Trump-Chavez Comparisons Rock the Web, Rattle the Venezuelan Government

Image by Venezuelan cartoonist Eduardo Sanabria. Used with permission.

Image by Venezuelan cartoonist Eduardo Sanabria. Used with permission.

Inflammatory speeches, flamboyant personalities, and an omnipresence in citizen and mainstream media that can't be contained.

These attributes and many more have compelled netizens to compare US presidential candidate Donald Trump and late Venezuelan president Hugo Chávez, and these ideas have only gained traction online as the presidential race has reached its peak:

EDO Caricature: Populism for Dummies

A lot of the discussion has taken place on Twitter, where new campaigns comparing Trump not only to the late Venezuelan president, but also to other Latin American authoritarian heads of state, circulated online — often as part of efforts to urge Latin American voters to vote for Democratic candidate Hillary Clinton.

On the Latino comedy channel Flama, Venezuelan stand-up comedian Joanna Hausmann expanded on comparisons she made previously on the Internet in 2015:

Listen, when it comes to leaders like this, it does not matter that they’re from the Left or the Right or Center or whatever, political inclinations shouldn’t change scary reality that this these men make the world a worse place […] They would make entertaining TV characters, sure, but they make dangerous leaders.

On Milly Channel's Youtube channel, some of these elements were evident in more detail in Spanish. The vlogger pointed at the ways in which both political leaders have concentrated on stirring the emotions of their followers:

Indeed, a critical tactic for both leaders has been an incendiary and often off-the-cuff media presence.

Both leaders used Twitter to promote a larger-than-life presence on social media, speaking plainly and using crude humor to attract audiences in the millions.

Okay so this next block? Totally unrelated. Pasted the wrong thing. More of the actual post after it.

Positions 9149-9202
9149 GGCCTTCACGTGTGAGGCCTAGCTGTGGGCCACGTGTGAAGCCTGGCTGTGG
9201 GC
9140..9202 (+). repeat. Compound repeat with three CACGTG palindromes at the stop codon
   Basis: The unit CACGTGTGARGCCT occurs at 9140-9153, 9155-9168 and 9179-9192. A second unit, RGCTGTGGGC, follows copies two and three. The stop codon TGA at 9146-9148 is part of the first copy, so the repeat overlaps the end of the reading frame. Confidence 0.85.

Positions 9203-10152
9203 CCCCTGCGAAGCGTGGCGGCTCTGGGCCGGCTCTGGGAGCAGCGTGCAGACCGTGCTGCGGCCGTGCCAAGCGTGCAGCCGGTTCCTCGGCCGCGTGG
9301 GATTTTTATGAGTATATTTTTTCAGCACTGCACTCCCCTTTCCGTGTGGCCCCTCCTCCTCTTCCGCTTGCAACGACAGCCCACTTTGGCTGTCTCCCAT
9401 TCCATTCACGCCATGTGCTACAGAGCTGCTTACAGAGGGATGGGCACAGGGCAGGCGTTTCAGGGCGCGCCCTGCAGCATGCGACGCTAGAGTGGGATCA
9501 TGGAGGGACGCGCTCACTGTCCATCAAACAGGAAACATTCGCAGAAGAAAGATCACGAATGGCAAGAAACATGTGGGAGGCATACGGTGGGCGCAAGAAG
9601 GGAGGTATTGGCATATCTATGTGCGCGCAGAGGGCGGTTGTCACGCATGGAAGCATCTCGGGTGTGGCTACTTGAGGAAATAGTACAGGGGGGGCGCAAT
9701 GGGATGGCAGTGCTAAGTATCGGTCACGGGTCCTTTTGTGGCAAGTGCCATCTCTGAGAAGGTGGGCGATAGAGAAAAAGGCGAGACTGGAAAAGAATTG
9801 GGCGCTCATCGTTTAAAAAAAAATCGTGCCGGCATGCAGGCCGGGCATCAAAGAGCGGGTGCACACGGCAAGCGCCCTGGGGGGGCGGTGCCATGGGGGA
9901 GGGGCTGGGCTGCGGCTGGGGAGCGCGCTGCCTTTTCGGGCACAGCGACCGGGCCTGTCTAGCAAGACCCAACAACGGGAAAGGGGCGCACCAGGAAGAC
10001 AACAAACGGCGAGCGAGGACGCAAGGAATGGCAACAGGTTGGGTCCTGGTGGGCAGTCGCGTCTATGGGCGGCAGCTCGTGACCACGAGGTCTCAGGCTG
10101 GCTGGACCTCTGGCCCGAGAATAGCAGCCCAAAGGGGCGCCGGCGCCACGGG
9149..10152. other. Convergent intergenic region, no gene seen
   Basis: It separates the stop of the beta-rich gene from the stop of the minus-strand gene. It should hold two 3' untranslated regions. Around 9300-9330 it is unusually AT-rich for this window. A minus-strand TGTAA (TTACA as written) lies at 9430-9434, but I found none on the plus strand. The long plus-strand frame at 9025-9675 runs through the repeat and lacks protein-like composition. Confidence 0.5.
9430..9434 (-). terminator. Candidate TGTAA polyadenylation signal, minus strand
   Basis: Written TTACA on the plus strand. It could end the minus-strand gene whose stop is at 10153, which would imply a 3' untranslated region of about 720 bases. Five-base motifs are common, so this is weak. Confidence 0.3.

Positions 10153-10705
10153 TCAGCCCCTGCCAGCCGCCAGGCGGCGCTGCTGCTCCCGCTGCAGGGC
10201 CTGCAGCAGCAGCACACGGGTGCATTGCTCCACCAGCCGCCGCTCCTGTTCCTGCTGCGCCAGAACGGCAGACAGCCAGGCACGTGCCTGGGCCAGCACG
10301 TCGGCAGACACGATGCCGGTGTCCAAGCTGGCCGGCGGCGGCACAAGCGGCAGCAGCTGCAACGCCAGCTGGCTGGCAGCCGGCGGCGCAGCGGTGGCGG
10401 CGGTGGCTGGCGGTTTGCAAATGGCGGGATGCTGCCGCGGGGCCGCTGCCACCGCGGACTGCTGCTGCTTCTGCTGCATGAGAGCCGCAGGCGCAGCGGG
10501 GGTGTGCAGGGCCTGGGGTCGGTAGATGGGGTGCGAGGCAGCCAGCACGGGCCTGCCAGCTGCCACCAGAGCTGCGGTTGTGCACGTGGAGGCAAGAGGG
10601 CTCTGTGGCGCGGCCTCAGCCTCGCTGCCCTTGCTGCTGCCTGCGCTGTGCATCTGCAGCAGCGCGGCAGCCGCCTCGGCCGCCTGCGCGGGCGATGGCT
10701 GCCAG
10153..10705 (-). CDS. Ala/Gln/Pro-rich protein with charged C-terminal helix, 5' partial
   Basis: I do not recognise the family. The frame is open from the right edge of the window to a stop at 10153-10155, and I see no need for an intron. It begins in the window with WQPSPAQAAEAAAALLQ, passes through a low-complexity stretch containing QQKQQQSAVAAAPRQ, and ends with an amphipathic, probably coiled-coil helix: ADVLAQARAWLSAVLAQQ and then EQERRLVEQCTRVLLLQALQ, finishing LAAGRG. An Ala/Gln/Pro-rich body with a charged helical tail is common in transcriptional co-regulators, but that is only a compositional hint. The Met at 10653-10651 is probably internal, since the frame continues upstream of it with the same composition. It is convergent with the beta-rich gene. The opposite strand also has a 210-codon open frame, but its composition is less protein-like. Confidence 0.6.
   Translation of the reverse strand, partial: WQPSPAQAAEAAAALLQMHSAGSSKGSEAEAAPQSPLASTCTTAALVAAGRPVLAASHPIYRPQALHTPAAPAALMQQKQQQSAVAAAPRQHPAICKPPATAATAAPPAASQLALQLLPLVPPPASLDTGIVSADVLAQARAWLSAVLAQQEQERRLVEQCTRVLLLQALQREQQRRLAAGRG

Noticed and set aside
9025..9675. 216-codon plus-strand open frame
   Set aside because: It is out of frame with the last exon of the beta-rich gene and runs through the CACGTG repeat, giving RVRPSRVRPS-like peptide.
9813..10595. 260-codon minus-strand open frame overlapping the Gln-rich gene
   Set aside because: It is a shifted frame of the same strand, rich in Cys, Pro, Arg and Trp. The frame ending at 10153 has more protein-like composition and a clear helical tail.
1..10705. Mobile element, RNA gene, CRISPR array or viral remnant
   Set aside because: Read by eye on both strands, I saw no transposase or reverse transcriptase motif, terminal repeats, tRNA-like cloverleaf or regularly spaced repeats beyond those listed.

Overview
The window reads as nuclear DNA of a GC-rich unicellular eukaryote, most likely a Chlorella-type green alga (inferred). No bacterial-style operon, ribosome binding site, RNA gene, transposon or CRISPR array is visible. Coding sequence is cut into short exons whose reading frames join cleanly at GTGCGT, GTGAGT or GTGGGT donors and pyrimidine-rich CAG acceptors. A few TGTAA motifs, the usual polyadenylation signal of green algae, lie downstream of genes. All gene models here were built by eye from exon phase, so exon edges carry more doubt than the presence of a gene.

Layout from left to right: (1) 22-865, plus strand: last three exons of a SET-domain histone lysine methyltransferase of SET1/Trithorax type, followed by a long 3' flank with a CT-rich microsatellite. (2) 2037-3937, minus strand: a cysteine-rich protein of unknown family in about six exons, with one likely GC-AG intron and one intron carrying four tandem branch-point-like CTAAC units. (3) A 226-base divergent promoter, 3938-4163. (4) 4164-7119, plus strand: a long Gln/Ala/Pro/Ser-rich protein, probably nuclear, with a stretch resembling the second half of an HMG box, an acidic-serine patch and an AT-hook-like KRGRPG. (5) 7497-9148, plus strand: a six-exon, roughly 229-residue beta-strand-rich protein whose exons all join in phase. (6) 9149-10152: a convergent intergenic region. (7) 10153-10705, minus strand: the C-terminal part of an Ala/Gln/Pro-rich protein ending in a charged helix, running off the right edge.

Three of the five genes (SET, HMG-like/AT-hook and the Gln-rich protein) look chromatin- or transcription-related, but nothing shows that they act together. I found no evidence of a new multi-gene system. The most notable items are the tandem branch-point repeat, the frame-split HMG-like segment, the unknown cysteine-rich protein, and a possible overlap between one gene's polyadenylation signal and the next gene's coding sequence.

And both have combined this with powerful positions in mainstream television. On Aló Presidente, Venezuela's charismatic socialist leader would pontificate about national politics for hours on end, and regularly mock the missteps of politicians who fell out of his favor. Trump hosted the enormously popular TV program “The Apprentice,” and whether he wins or loses, he appears poised to launch a new cable television network, “Trump TV.” Both men have also threatened lawsuits against journalists who write stories critical of their policies and practices.

Of course, there are significant differences in the kinds of policies and visions for society that the two leaders advocate. Trump endorses a so-called “trickle-down” economic model that he says will support the growth of businesses by giving benefits to entrepreneurs, while Chávez pushed a government built on redistributive tax policies and state practices. Chávez also had years of experience in politics and government before he ran for president.

On the blog “Latin America Goes Global,” Juan Nagel points at the differences between Chavez's and Trump's campaigns, urging his readers not to forget the economic and political crisis that resulted in Venezuela thanks to Chavez's presidency — a collapse he says wouldn't be possible in the United States, even under Donald Trump, because of the strength of the United States’ public institutions:

Chávez was not always an uncivil loudmouth. In 1998, when he first ran for president, he ran a disciplined campaign that drew many disaffected moderate voters to his fold. He also disguised his radicalness, saying that Cuba was a dictatorship and packaging himself as some sort of Tony Blair-Third Way moderate leftist. […] Chávez’s disastrous policies are solely responsible for the destruction of the Venezuelan economy […] That, and not his media persona, is the real Chávez.

I understand that many commentators want to force the parallels out of a genuine fear of what a Trump presidency might mean. However, readers should keep in mind that Trump would have to govern within the U.S.’s much stronger institutions. The checks and balances that keep the American presidency at bay will not likely be undone in a Trump administration.

Nagel concluded:

By portraying Chávez as a caricature populist who rambles, insults, and provokes without merit, foreign observers are doing Venezuela a disservice. Yes, that was part of Chávez’s political persona, but it was not the most important part.

If foreign writers are going to look for a foreign doppelgänger for Trump, they are going to have to look harder. Hugo Chávez was in a league of his own.

The Venezuelan government has been none too pleased by these videos and social media memes.

Foreign Minister Delcy Rodriguez, for instance, expressed her discontent with the following tweet:

Comparing (US) candidate Trump with Commander Chavez is an expression of the racist arrogance and the irrationality of a party that doesn't pay attention to its electors.

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